need advice 2.5 yo w/gbs
AnonymousJuly 17, 2007 at 10:46 am
I am new here. My situation is unique. I have a two year old foster son who has GBS. He is from Haiti and we got him into the States on a medical visa. We went straight from the airport to the ER. He had 2 double doses of Immunoglobulin treatments and was released after a week. Upon admittance he was completely paralyzed in all four appendages and was doing abdominal breathing. After first treatment he was beginning to move his arms. He has been home for three weeks now and is able to move his arms and legs, feed himself, but cannot crawl. He can roll over. Since he is here on a medical visa all of his care must be donated – he cannot accept governement agency help. So I am looking for a pt to see him for free. In the meantime I was wondering if anyone had suggestions for exercises we can do at home. I have mostly been doing stretching exercises with him to avoid contractures – specifically in the heal. He moves a little more each day and we are hopeful. We are unsure when he should return to Haiti. What is the likelihood of a relapse? Would it be life threatening, or require more immunoglobulin treatments? His family in Haiti misses him, but there are no respirators or treatments for this in Haiti. Docs seem to give conflicting info and are unsure themselves. Thanks for any advice.
Heather in VA
July 17, 2007 at 11:37 am
What a wonderful person you are to give your love and caring to a total stranger with a difficult ailment!
I have a ten year old w/ gbs or cidp, we are working on fine tuning the dx. Anyway, you will learn that rest is the most important thing for recovery if you read posts on this sight. I did not listen to that and maybe that is why we are in this predicament of uncertainty.
PT will not help him get better faster, this is not like a regular injury. A simple way to explain it is that the nerves have been damaged, (to what degree?) they cannot receive messages from the brain that are being sent to the muscles. Untill these nerves repair, regaining muscle ability just is not going to happen. I am assuming this is a relatively new dx. If so, muscle atrophy is not really an issue. If it becomes long term, then yes, some degree of pt would be adviseable.
We were not as severely affected as most, so I cannot speak from experience, only from what I have read from others posts. I do know that the journey is a long, hard, patient one. Movement, rolling over, crawling, wheel chair, walker. After repair has started, fatigue can set in with too much exertion, residual symptoms can occur. This is where our problem is. We do not know if we just did too much too soon and residuals set in, or if we have cidp.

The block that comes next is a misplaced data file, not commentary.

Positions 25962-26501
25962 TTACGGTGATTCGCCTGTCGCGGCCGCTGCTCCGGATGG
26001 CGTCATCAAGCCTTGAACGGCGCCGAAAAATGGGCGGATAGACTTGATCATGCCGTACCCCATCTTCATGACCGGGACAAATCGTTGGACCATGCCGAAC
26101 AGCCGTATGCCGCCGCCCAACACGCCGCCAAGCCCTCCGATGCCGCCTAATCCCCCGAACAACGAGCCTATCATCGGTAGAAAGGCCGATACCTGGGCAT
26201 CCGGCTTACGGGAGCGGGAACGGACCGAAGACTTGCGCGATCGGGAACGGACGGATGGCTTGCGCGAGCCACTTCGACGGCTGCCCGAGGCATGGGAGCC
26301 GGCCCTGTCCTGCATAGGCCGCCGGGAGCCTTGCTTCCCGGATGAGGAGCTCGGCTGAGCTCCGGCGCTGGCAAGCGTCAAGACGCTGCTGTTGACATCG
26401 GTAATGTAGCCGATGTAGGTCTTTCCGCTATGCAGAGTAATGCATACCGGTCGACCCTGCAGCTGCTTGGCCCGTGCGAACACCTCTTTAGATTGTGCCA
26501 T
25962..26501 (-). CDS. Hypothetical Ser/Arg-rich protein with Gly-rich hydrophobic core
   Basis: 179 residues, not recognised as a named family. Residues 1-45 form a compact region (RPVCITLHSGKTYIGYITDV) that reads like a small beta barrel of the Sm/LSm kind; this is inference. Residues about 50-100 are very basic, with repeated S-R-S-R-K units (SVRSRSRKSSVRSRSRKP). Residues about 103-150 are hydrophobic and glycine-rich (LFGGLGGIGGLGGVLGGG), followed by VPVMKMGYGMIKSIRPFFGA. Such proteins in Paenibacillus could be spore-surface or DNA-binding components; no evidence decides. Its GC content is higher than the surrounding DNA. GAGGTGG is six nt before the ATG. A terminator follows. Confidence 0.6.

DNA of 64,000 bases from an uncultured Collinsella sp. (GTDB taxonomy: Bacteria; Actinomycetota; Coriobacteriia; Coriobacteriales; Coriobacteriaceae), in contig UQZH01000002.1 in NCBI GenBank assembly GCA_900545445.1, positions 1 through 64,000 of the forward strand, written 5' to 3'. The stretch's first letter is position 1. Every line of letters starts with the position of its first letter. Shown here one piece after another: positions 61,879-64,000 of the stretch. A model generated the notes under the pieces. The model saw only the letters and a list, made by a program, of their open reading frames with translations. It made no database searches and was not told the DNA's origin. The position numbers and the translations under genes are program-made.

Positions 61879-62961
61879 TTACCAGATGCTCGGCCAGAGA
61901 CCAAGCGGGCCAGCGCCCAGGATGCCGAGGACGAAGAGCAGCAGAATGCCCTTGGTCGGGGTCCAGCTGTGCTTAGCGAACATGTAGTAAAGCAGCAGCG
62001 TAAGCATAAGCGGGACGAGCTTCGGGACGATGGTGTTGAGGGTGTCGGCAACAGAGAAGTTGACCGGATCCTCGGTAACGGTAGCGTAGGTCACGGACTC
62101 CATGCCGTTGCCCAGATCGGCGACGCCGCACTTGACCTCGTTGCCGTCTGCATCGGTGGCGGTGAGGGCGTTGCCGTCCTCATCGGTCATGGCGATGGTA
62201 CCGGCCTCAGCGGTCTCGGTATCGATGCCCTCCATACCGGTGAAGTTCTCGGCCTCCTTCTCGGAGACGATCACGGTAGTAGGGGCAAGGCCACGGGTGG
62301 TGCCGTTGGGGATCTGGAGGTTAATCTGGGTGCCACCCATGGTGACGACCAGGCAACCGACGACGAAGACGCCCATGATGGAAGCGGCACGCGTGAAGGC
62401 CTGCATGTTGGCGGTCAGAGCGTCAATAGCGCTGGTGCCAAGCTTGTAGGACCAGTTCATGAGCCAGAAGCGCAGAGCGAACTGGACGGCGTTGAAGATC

Watch closely to make sure there is no regression in ability, if so, go to the neuro to make sure it is not cidp. Good luck to you, and I pray that God keeps you strong and safe while you so graciously care for this poor sick little child!
Dawn Kevies mom 😮
AnonymousJuly 17, 2007 at 11:51 am
hi heather & welcome,
as dawn says, rest is critical to gbs recovery, not easy w a 2 yr old. some exercise is needed to avoid muscle atrophy. sounds like you are doing the right thing in this area. help him do the things he would normally do for his age, eg. crawling. keep him here as long as possible. 3% chance of another gbs attack. it requires more ivig. a relapse is not a real attack. it is brought on from too much exercise. it feels like real attack & does hinder recovery. super rest is then mandatory. gbs is seldom life threatening. gbs is rare & it is usual for docs to be non-experts. you can gain much info here. take care. be well.
gene gbs 8-99
in numbers there is strength
AnonymousJuly 17, 2007 at 1:33 pm
Thanks to both of you for your responses. It gives me some peace and comfort to know that not getting official PT at this point is not delaying his progress. He seems to make progress on his own each day – subtle differences in his abilities. Today he was sitting and using his hands and wiggling his hips he was able to shimmy his way across the room. he was very proud of himself(: My greatest concern now is that if he needs to be here long term – more than 6 mos or so – that he will have difficulty adjusting when he goes home. It is a balancing act of weighing his physical versus his emotional needs. What is CIPD?
Heather in VA
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